I have wanted to post this recipe kale sauté that I make for some time. As I finally got around to it, it got me thinking about the origin of the term “superfood”, since kale is billed as such, so I did a bit of digging. What I found was that the term started to gain popularity in the 2000s, but from where? Wikipedia doesn’t pinpoint the origin of the word or how it came into popular use to describe the fad that elevates some foods to superstar status for their amazing properties. And there’s no academic research to be found on superfoods prior to the start of the 21st century, though since that time, there have been almost 2,500 publications about superfoods. Maybe it was turn of the century that made people think more about how to boost their health that started this revolution? At any rate, the term took us by force and is here to stay, along with a lot of misinformation about the foods bestowed with the title.
What are Superfoods?
Superfoods are nutrient-dense foods. They are typically associated with being rich in flavonoids like beta carotene and lycopene (which are phytonutrients containing antioxidants that fight cell deterioration), particular vitamins or minerals (like vitamin K, magnesium), and higher concentrations of healthy fats (like omega-3 fatty acids). The great thing about foods accorded with superfood status is that they are real foods, and almost all of them, including flax seed, pomegranates, avocados, quinoa, and kale, are plants.
So Are They Really Super?
Yes and no. On one hand, they are super foods in that they are really good for us, because of the nutrients they have to offer. On the other hand, researchers aren’t exactly sure how much of any one superfood a person would need to get any additional benefits. That’s to say, exactly how many cups of blueberries would someone need to eat to boost their antioxidant levels? What we do know is that too much of any one food alone is not good for us.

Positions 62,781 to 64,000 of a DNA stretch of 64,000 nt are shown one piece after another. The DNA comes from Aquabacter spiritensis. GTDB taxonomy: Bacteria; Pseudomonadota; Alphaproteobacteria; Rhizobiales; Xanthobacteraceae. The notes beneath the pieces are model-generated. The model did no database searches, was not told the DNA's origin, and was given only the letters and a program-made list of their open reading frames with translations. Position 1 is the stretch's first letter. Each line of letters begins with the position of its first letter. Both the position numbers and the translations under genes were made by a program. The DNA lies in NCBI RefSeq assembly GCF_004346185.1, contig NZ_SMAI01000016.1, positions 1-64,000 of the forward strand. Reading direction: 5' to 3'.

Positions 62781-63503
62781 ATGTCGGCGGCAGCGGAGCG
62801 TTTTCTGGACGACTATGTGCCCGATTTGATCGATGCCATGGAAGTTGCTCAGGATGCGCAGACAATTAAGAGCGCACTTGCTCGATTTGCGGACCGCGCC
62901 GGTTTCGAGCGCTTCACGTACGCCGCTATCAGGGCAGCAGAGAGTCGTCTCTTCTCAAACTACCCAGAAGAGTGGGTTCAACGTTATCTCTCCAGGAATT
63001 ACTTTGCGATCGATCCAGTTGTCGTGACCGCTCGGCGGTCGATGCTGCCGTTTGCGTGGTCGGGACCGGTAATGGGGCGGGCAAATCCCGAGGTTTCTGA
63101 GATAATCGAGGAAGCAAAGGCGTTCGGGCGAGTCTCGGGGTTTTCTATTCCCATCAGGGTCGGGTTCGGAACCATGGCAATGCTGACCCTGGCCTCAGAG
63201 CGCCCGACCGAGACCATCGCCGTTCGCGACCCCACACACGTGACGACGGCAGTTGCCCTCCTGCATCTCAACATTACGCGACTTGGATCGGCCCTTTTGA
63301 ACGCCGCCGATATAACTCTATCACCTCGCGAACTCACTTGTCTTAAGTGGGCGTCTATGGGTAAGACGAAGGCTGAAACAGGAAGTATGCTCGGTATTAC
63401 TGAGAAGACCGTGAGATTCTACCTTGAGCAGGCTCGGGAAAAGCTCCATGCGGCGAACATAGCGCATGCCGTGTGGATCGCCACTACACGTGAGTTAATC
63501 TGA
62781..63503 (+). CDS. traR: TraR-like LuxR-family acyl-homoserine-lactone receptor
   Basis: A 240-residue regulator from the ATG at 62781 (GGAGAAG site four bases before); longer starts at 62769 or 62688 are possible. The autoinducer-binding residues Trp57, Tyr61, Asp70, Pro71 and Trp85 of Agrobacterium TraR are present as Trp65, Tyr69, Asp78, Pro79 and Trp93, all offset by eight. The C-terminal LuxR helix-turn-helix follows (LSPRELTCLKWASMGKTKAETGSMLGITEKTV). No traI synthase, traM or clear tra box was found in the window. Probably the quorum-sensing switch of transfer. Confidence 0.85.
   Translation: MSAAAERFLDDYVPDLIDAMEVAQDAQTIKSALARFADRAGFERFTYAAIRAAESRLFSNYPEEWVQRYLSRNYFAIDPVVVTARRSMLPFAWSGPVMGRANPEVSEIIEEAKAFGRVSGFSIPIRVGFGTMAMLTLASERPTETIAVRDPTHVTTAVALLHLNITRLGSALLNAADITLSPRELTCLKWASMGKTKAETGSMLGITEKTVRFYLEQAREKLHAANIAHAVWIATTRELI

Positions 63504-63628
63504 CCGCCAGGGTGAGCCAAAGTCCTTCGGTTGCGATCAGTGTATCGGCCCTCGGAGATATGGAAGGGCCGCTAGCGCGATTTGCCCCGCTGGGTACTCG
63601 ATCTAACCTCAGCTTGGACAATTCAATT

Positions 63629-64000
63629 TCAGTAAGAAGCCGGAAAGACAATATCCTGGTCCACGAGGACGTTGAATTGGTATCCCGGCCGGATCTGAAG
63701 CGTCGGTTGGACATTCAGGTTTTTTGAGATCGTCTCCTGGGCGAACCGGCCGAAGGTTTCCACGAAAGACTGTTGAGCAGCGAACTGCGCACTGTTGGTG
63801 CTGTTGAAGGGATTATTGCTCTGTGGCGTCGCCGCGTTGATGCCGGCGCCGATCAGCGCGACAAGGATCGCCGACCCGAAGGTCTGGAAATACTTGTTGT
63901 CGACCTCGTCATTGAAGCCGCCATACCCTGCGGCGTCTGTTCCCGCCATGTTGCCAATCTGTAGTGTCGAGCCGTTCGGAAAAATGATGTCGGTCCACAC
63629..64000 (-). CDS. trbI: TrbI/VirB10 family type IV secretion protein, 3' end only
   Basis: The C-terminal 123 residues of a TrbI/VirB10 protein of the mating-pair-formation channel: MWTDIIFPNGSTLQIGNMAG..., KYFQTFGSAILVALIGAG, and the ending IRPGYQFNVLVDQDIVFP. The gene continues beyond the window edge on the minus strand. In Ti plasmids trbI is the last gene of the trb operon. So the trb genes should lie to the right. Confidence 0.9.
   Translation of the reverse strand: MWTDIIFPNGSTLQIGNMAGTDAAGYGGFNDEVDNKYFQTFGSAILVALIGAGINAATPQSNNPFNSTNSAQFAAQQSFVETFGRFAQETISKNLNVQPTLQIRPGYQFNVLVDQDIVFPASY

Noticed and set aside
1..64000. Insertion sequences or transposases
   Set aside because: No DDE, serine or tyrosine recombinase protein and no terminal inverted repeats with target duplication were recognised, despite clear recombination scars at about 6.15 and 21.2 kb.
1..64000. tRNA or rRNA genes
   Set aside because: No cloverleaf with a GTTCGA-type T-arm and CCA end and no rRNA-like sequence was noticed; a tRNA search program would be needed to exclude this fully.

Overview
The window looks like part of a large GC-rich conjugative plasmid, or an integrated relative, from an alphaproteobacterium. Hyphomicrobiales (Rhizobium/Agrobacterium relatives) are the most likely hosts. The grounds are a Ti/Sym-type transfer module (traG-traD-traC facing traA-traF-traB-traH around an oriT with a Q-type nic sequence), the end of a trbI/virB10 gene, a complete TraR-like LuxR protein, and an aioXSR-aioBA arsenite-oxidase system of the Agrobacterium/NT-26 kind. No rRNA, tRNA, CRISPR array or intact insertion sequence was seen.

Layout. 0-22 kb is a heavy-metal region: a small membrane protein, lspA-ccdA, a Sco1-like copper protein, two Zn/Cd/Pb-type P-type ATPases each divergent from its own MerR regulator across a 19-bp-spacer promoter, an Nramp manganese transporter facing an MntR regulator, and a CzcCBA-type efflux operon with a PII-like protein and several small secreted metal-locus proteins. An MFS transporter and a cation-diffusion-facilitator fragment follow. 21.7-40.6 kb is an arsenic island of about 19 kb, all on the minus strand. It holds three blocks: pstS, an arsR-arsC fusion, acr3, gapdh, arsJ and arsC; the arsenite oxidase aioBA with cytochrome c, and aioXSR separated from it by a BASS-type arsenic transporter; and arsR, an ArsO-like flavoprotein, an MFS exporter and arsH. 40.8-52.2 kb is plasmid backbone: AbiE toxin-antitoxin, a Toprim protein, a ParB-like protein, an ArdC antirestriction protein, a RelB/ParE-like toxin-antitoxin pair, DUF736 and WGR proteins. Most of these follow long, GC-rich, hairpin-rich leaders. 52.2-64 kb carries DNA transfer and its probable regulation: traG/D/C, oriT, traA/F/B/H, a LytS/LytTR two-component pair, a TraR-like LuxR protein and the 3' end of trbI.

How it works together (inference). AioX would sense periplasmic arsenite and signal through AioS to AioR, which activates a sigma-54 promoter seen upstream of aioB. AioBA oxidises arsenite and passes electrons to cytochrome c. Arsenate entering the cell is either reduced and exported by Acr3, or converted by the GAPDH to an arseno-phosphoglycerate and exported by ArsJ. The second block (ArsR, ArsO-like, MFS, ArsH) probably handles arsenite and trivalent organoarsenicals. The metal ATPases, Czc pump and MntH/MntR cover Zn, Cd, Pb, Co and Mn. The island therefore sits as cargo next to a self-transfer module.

So What’s the Bottom Line?
It’s better to eat foods labeled as superfoods than not to opt for these healthful choices. But the research just isn’t there to back up the power of superfoods as magic remedies to counter bad eating habits or to prevent or cure diseases. So paying a whole lot to start drinking organic açai berry juice every day just isn’t worth it. Instead, being healthier is about making a lifestyle change that introduces whole foods into your diet, jettisons the junk, and includes exercise. So eat these “superfoods” because they’re awesome for you, but don’t depend on them to cancel out the ill effects of a diet based on deep-fried Oreos or BBQ pork ribs.
Baby Kale Sauté Recipe
I started making this very simple side dish when my spouse, Michael, and I moved to a low-carbohydrate diet. It’s a great accompaniment to a variety of entrées because its neutral flavor compliments seasoned dishes very well. I often serve it with his and her (i.e., poultry for him, vegan for her) Italian stuffed sausage, pizza, or Mexican marinated chicken. It’s easy and quick to make, as long as you’re not like me and need to destem the leaves. They seem stringy to me, so I tear those off, which takes a bit longer. I look for packages with bigger leaves, because those stems are less stringy.
- Heat a sauté pan to medium-high heat.
- Add ½-1 T. safflower oil, 1 T. finely chopped fresh garlic, ¼ t. crushed red pepper, and sauté until the garlic starts to brown. (You can cheat, like me, and use jarred minced garlic, but buy a good brand because some don’t remove the rough stem bit of the cloves before processing them.)
- Mix in 5 oz. fresh baby kale leaves and stir until the kale starts to wilt.
- Add freshly ground black pepper and salt to taste.
Voilá! You have a great side dish that’s excellent for your health, whether it’s a superfood or not. You can use regular kale, but it’ll be much more fibrous and less tender.
Prep time: 5 minutes w/o destemming; 15 if you choose to destem the kale
Accommodates: Omnivores, Vegetarians, Vegans, low-carbohydrate, keto, paleo and gluten-free regimens